How much is your Laundromat Worth? There are several ways to value your Laundromat. There is the salvage value based on just the value of the used laundry equipment in your store. There is the replacement value which is based on re-building your entire Laundromat from scratch. The most common method used for any Laundromat that is making money, is based on the profitability of your Laundromat. The method is that if you purchase a Laundromat (or any business) for cash, that you will get your money back in "X" number of years.
The multiple of profitability is the best way to purchase a Laundromat business. The more the store makes in profit, the more the store is worth. Please note I said PROFIT, not gross revenue. There are many very profitable Laundromats that have modest gross revenue income and conversely there are many huge volume stores that make only a small amount of profit. HK once owned a Laundromat where our rental costs were almost 50% of the revenue for the store. The Laundromat made lots of money, but it would have been hugely successful if we could have reduced our rental expenses. We suffered from having a Laundromat in a great location but with too much rent ($40-50 sq ft). If you run a very profitable Laundromat then the store is worth significantly more money.
Other factors that affect the profitability of a Laundromat are the length of time left on the lease, the age & condition of the Laundry Equipment and the future expenses for the store. If you have 2 Laundromats both making the same profit with the same number of machines. If one store has 20 years left on the lease and the other Laundromat has 2 years left, which store is worth more? How much more? Obviously the Laundromat with the longer lease is going to be worth a lot more than the store with only 2 years left on the lease. The store with 2 years left is on the lease is probable worthless unless you can get a long term lease. Because after 2 years you have to revert the Laundromat back to its original condition of 4 bare walls. This would mean that you need to remove all of the plumbing, electrical, concrete work & venting. This can be very expensive and time consuming and at the end of the day all of the profit received in the 2 years leading up to the end of the lease, could pay for these expensive restoration bills.
The age and condition of the laundry equipment has a factor in store valuations. If you have very tired 20 year old laundry equipment, you have to repair the machines on a regular basis. If the store owner is doing most of the work himself, these expenses do not show up on the Laundromat's Income statement. Old laundry equipment will have a negative effect on a store's multiple valuation. I personally look at the stores with old equipment as opportunities because I can easily replace the equipment and instantly boost the profitability of the Laundromat. With new washers & dryers I can raise my vend prices, I can reduce my water & sewer costs and also reduce my gas costs. I also reduce my repair and maintenance expenses because the new machines come with Parts & Labor warranty. If the washers are state-of-the-art I can even get energy saving rebate from the local utility company for upgrading my washers & dryers. If I replace my in-efficient boiler, there are additional savings and rebates available too. My accountant likes new equipment because I can now depreciate the entire purchase price from current and future profits. Replacing Laundry equipment in a good location Laundromat is a win-win.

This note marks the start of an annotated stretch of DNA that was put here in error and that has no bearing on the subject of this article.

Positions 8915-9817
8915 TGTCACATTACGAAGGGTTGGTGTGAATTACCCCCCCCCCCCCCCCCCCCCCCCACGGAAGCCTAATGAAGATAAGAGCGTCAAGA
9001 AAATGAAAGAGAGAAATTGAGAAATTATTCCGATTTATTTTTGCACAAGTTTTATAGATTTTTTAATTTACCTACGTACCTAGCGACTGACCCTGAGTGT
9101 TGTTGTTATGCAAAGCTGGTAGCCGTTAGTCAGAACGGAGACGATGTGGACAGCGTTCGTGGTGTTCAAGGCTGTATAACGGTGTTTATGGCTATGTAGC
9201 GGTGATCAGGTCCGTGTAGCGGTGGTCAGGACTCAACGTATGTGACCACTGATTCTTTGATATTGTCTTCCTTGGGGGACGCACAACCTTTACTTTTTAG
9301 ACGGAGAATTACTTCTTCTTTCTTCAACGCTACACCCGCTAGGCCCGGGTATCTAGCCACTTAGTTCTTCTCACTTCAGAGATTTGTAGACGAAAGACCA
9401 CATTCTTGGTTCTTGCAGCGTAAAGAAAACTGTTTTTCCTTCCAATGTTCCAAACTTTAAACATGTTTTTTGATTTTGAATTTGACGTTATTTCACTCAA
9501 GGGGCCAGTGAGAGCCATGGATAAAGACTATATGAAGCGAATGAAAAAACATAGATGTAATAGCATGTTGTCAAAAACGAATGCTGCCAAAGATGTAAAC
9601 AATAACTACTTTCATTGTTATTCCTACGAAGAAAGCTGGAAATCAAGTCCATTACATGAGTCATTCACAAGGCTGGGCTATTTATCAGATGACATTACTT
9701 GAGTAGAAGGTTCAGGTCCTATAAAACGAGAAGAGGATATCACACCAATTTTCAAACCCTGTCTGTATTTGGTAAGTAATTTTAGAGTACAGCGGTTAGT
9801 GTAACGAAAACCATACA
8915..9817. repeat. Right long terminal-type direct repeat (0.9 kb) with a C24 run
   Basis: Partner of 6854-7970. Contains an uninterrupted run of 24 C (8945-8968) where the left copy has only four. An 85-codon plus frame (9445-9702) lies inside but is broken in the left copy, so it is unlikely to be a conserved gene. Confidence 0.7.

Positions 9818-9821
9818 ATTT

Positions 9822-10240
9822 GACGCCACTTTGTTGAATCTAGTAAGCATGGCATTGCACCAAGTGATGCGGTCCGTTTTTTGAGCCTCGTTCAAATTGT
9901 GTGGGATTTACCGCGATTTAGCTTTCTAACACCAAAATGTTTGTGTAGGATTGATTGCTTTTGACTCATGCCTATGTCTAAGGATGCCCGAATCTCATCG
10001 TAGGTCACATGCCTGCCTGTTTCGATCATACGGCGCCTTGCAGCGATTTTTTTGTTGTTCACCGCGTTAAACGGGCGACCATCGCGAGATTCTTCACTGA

What are common selling multiples for Laundromats? Typically the industry uses between 3 - 5 times the annual profit of the Laundromat as a reasonable selling price for a Laundromat. The factors of lease length, future lease costs, and equipment condition all factors that tweak the multiplier higher or lower. For example if the Laundromat only has 3 years left on the lease, then the store is worth something but maybe only 1 time profit, because there is no guarantee that the store will be around after 3 years. If the store has a 20 year lease, with reasonable rent escalations', then we are higher and at the top of the 5 time multiple.
If the store has state-of-the-art laundry equipment with a card system, then we are increasing our multiples because the store is worth more. Brain Brunckhorst, who wrote " The secrets of owning & buying Laundromats" states that the more automated you can make your Laundromat the higher profitability and the higher the value of your store. Brain says that when you own stocks you pay up to a 30 time multiple because as an investor you don't do any running of the business except receive a dividend check. Logic says that if you have a coin operated Laundromat and you have to process quarters 3 to 4 times a week that that is a lot more hands-on business. On the other hand, with a card operated Laundromat that you only have to handle the currency once or twice a week. The more automated and hands free you can make your Laundromat, the higher the value of the store. This is an interesting concept I never thought about before.
For example lets' say you have a Laundromat with 10 years left on the lease with 10 year old laundry equipment. If the store grosses $5000 a week ($260,000 per year) and the store is making a profit of $1700 per week ($88,400 per year) with no debt service included, then the store at 3.5 times would be worth in the neighborhood of $309,000. This is a very simplistic example, with no variables, but it illustrates the concept of purchasing based on a multiple of profit.
In the next article we will discuss how you go through the process of evaluating a cash business like a Laundromat.